If you’ve committed to completing the challenge with friends, you’ll have more incentive to get up and go.
You may start the Festive 500 in a group, invited by one or another, but you’ll finish with friends. When you’re down or struggling, your teammates will pull you through. Confronting the challenge with people who share your passion forges tight bonds and spawn endless stories to tell.
Ride Early in the Morning
There’s a lot you can accomplish before the sun rises, including getting your bike ride in.
By the time you return home, there’s a good chance your family will just be waking up and getting ready for the day. After a quick shower, your work is done for the day and you can focus on your family.
Getting in an early-morning cycling habit is a great way to get more out of your day. It’s been proven that those who exercise early in the morning bring more focus and optimism to the other tasks in their lives.
Join Your Local Rapha Club Rides
Rapha as a brand may not particularly speak to you, but this clothing company started in 2004 has earned worldwide attention. To promote their products and the cycling lifestyle, Rapha has established a series of flagship stores known as Clubhouses.
There are seven in Europe, eight in North America, and six in the Asia Pacific. Check out their website for specific locations.
Each Clubhouse has its own calendar with regularly scheduled rides, led by experienced cyclists. If you don’t live nearby one of these stores, join Rapha online via Zwift. Rapha has created six structured training workouts to get you started and improve your endurance for the big event.
Other than the Festive 500, Rapha stages six major events per year.
Ensure Your Bike is in Tip Top Condition
Your bike and gear need to be in tip-top condition to complete such an event. You’ll be stressed enough thinking about making it to the finish line, so ease some pressure by giving your steed a thorough clean, lube, and check over before starting out.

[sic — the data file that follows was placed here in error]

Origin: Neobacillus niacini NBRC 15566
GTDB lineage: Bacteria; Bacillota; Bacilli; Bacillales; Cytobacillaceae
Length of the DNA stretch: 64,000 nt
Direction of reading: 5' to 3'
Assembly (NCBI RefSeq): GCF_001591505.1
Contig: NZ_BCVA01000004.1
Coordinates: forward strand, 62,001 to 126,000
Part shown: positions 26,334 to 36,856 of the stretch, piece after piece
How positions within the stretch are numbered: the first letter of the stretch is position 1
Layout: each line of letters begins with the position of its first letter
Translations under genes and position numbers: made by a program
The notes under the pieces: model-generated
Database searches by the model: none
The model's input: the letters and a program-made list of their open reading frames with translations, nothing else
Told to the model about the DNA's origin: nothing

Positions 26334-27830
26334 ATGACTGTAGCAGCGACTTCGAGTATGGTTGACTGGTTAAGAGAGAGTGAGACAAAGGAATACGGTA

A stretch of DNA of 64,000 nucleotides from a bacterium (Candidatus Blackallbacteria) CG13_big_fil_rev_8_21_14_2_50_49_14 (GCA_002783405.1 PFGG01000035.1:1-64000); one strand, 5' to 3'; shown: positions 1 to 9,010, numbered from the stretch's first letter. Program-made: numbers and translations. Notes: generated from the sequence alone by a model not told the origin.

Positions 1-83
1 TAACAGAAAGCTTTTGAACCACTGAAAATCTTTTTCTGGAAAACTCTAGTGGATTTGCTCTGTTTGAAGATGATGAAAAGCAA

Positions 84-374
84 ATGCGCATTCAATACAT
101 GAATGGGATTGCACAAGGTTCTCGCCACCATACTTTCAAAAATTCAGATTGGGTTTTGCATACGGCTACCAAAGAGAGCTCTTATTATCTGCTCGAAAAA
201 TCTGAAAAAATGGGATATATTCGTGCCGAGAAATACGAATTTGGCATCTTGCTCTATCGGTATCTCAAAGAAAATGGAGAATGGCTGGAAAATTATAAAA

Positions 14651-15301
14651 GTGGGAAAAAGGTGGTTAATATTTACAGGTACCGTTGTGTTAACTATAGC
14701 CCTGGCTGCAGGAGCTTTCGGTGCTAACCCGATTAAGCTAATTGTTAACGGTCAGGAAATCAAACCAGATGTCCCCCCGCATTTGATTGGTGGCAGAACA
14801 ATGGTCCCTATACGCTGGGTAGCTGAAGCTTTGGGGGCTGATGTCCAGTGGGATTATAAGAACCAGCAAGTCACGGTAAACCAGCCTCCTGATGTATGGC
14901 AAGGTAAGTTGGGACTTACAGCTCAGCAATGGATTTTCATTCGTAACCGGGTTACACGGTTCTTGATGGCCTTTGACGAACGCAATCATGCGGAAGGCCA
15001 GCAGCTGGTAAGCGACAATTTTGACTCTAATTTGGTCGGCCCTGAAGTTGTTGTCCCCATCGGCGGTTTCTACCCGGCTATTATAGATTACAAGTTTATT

If in doubt, leave it to the experts in your local bike shop.
Check chain wear, tire tread and sidewalls, and even your tire strips if you’re running tubes. Is your spare in good condition?
Use a properly set torque wrench to verify all screws are secure.
Is there enough liquid in your tubeless tires?
Don’t forget to charge the batteries if you’re using electronic shifting.
Read More : 7 Basic Bike Maintenance Tips for All Cyclists
Have Proper Rest
Rest is an integral part of any training program that is often overlooked. Your body undergoes a lot of stress and damage when riding long distances. It’s only with proper rest that your muscles can repair themselves for the next day’s effort.
Rest is equally crucial to prevent mental fatigue which can be as debilitating as physical exhaustion.
Schedule the time you need to rest and heal, or you won’t improve your cycling physical fitness. Over training or ignoring sufficient down time post-ride makes you more susceptible to injury and illness.
I recommend at least two days of rest per week. Cycling is a fantastic pastime for most of us, but don’t give it more importance than it deserves.
Keep Yourself Properly Fueled and Hydrated
Muscles burn calories during exercise, and cycling is one of the top calorie-burning sports. How much you consume depends on your weight, height, age, and exercise intensity. The numbers can get impressive quickly, so keep enough gas in the tank to keep going.
Eat something every 20 to 30 minutes. Set a repeating alarm if you have to.
Our bodies sweat during exercise to keep internal temperatures cool, constantly losing salt and water. The more you sweat, the more water you need to replace.
Dehydration is common among cyclists, it prevents your body from cooling, inviting your entire body to malfunction or shut down completely. Don’t wait until you’re thirsty to drink, plan a regular drink schedule.
Get Your Kits Ready
You most likely won’t have enough time to wash and dry your kits for the next day, so plan accordingly. Prepare your wardrobe in advance, paying particular attention to having fresh, dry base layers. While you may not smell the best, you can wear jerseys and jackets a few days in a row if they’re dry.
The same isn’t true for your bibs. Bacteria that develop the heat going on down there can cause saddle sores or infections. This is especially true for women, so have several clean, dry pairs ready to go.
In a pinch, hand wash in a sink, then roll them up in a towel to remove excess water before turning inside out for drying.